THE 2021 Walker Cup – amateur golf’s version of the Ryder Cup, with Great Britain & Ireland taking on the USA – wasn’t originally on John Murphy’s radar, but he is excited to be chosen for next month’s event at Seminole GC in Florida.
The Kinsale golfer had been meant to finish his marketing course at the University of Louisville in 2020, but in the wake of Covid-19 and the cancellation of events, final-year students were given the opportunity to compete again in the 2020-21 academic year.
Having come close to being chosen for the 2019 Walker Cup, Murphy is happy to have made the most of his second chance.
‘In 2019, I would have probably been one of the front-runners at the start of the year,’ he says.
‘That year just didn’t go well for me unfortunately, and I wasn’t sure if I would still be amateur by the time of the next Walker Cup.
‘I hadn’t really thought about it too much but, as time went on and I realised that I would still be amateur. I didn’t want to think about it too much but it was something that was certainly at the back of my mind.
‘There were certain tournaments that I was going to, knowing that they were going to be more important than other tournaments had been in the past for me. It’s certainly something that I was confident of – I knew that I was able to play under pressure when I needed to and thankfully I did at the right times.
‘I’m glad that I can see the rewards for that now.’
A huge honor to be selected for the Walker Cup. Thank you to everyone for the kind messages of support. Can’t wait to take on the USA in May! https://t.co/7JPipGFPzX
— John Murphy (@john_murphy5) March 30, 2021
Obviously, while a dip in form is never nice at the time, Murphy made sure that it was a learning experience for him.
‘Yeah, 100 percent,’ he says.
‘I think I based 2019 off the Walker Cup and putting so much emphasis on particular events so that I could make the team. What I did a lot better this time was just focus on the present a lot more and stayed mindful of that.
‘I certainly went to tournaments knowing that they were going to be important and that I had to play well, but the best way to do that is to still take it one shot at a time and stay present. Thankfully, I managed that very well this year and I managed my expectations very well.
‘I never really got on a bad run of form. If I had a bad tournament or a bad day, I bounced back pretty well and that was certainly important for me.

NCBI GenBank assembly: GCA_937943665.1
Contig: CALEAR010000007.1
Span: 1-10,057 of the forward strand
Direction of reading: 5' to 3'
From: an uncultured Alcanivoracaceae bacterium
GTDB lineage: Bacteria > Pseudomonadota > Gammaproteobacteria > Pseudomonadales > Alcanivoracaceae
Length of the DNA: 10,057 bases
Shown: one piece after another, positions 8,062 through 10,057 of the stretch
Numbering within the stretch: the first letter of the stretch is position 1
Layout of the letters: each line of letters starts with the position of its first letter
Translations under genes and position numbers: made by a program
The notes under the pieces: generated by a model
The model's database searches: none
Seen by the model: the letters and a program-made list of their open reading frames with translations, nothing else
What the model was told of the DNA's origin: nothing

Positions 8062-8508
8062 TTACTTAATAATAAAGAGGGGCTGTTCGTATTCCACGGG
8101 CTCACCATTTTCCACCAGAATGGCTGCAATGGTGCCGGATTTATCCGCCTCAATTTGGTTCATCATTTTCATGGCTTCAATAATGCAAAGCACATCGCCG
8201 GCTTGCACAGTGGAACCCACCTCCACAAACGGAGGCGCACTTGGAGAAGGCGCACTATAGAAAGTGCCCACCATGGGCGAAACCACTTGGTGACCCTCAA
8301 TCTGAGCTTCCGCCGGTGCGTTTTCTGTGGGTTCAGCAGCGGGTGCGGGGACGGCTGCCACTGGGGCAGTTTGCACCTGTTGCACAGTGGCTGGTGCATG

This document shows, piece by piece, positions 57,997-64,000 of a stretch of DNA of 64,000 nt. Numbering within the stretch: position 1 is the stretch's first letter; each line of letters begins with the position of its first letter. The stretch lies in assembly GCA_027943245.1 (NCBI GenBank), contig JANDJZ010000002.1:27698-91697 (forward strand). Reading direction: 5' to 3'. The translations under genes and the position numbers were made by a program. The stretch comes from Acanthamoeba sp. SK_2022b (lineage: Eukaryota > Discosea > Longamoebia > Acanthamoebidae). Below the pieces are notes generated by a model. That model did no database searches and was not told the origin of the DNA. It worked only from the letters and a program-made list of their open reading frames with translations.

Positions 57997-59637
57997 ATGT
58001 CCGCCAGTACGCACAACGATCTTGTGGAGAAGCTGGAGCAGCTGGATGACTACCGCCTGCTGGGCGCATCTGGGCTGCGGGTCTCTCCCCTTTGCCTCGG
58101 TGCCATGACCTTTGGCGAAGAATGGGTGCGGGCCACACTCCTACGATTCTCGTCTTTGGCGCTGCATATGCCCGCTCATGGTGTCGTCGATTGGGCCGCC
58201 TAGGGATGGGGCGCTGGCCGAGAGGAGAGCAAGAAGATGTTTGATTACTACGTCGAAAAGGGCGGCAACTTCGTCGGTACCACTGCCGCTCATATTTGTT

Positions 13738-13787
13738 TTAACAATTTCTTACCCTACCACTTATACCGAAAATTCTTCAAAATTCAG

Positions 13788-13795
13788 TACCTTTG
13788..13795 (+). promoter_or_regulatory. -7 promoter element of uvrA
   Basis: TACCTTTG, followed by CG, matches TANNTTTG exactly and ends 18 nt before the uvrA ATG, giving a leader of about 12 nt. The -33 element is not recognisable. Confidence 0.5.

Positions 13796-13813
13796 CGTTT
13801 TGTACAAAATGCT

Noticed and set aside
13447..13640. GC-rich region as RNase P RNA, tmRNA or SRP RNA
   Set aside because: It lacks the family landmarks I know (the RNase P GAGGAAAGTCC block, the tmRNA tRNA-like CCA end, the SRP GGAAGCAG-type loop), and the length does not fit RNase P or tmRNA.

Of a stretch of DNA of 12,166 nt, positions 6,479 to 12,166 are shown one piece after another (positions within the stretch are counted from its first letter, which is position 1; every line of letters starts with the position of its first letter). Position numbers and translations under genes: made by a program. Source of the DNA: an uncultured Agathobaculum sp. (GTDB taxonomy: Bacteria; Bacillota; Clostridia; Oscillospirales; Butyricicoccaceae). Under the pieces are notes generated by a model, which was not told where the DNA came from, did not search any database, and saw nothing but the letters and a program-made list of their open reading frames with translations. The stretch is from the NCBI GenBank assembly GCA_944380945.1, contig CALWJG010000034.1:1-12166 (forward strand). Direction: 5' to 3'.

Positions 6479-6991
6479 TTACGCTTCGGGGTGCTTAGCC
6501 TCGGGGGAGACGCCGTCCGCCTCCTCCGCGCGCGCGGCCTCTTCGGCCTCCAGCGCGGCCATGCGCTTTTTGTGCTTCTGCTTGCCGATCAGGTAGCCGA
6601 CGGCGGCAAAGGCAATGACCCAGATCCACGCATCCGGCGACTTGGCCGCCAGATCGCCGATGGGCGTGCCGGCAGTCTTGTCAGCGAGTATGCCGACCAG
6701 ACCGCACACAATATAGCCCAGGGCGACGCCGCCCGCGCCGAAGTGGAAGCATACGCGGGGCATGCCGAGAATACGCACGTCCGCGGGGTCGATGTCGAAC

‘When you’re on a bad run and you’re playing poorly, you think, “I could shoot 80 here if I’m not careful.” Thoughts like that certainly run through your mind, but it’s just a matter of trying to teach yourself and trying to get over those road-blocks because they do no good for you.
‘It’s just a case of practice and being able to deal with it more over time, to learn more about it and learn more about yourself. Being more aware of yourself has been very important for me, it has allowed me to be a lot more mindful on the golf course and a lot more self-aware.
‘That has been very important for me moving forward as a player.’
With the Walker Cup taking place in the US – at Seminole in Florida on May 8th and 9th – Murphy, as part of the ten-man Great Britain and Ireland team, is hopeful that he can put the experience of his playing his college golf there to good use.
‘The Americans are always going to be tough to beat on home soil,’ he says.
‘They’re always very strong and they’ll certainly be favourites going into the match, but I have built up a bit of experience over here and taken them on in the past.
‘I’d be confident enough in my ability to stand up against any of them and go head-to-head and I’m sure the rest of the team will as well. It’s one thing getting selected for the team, that’s a huge achievement, the next thing now is to try to be part of a winning Walker Cup team.
‘That would certainly be very special, so I’m just really excited to get down to Seminole.’
And does he enjoy the different nature of team golf?
‘I know the team here very well and I know most of the players,’ Murphy says.
‘It’s a weird game – in matchplay, anything can happen and I’d like to say that I think it’ll help us, but who knows?
‘I think it’s just going to be a matter of who shows up and who rises to the occasion. From a team’s perspective, I know the team very well. I’ve played with Mark Power since I was a kid and it’s really cool to get the opportunity to play with him again.
‘I’m just excited to be part of such a great bunch of lads and looking forward to getting down there and be part of it all.’
A week after the Walker Cup, the Byron Nelson Classic takes place and Murphy has an invitation for that, having won the Byron Nelson Award last year. However, it will be the 2022 event he plays in as he focuses on finishing his amateur career on a high.
‘They’ve allowed me to delay that invitation if I want to, until I become professional,’ he says.
‘I’m going to go ahead and do that and I’ll probably play most of my golf in Europe over the summer when I turn professional.
‘The national championship is on here at the end of May and that’ll likely be my last time playing amateur golf. Again, who knows, if I go back and things aren’t ready to go for pro golf, I’ll play in a few amateur events.
‘As I said, it’s a matter of staying in the present for now – it’s kind of hard to determine where the next move is going to be.’